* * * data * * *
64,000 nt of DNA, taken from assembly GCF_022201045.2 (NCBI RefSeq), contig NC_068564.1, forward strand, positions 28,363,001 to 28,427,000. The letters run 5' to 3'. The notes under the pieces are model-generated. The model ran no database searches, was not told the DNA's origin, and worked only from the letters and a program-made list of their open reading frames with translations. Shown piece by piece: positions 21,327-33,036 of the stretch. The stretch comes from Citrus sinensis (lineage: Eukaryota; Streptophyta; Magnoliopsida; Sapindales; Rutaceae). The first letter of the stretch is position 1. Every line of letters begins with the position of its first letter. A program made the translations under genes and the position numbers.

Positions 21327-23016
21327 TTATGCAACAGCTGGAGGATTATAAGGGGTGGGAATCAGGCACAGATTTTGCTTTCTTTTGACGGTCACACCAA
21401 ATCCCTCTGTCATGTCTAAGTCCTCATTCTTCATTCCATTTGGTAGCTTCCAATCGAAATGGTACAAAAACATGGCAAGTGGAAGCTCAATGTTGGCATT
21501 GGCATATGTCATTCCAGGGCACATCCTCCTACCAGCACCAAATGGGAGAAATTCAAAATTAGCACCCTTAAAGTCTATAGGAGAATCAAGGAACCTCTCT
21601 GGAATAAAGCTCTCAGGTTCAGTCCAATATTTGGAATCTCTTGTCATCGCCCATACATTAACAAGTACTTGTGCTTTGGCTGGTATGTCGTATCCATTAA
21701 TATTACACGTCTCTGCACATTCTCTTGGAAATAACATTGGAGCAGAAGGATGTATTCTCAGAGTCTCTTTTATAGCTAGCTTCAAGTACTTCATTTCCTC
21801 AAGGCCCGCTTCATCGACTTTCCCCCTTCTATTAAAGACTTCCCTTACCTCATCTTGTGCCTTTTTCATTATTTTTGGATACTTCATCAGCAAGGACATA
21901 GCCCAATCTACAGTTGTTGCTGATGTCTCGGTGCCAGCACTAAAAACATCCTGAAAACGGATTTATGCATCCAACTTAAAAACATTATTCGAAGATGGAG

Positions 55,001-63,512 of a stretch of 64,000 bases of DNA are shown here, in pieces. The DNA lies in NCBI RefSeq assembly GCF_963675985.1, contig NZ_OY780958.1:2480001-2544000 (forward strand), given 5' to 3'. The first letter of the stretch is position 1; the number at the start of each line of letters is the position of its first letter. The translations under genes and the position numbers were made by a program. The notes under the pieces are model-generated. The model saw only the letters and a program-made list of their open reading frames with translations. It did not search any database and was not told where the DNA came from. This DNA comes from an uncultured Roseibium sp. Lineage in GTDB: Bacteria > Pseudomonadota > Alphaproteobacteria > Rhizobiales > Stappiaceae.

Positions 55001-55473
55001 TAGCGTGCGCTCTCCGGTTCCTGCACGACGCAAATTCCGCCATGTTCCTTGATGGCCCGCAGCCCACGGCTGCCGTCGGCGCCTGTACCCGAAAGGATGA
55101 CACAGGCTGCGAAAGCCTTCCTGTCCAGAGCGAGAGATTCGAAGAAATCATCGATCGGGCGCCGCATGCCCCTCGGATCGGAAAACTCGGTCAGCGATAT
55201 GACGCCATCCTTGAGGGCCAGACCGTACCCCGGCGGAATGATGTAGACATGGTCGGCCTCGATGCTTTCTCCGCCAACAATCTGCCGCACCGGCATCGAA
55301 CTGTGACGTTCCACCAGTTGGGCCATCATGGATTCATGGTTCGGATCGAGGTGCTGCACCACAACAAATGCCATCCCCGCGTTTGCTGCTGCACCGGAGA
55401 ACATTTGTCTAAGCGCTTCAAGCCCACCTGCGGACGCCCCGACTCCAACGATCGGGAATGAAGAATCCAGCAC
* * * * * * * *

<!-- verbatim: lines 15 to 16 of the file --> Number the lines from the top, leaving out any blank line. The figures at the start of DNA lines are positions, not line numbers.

55301 CTGTGACGTTCCACCAGTTGGGCCATCATGGATTCATGGTTCGGATCGAGGTGCTGCACCACAACAAATGCCATCCCCGCGTTTGCTGCTGCACCGGAGA
55401 ACATTTGTCTAAGCGCTTCAAGCCCACCTGCGGACGCCCCGACTCCAACGATCGGGAATGAAGAATCCAGCAC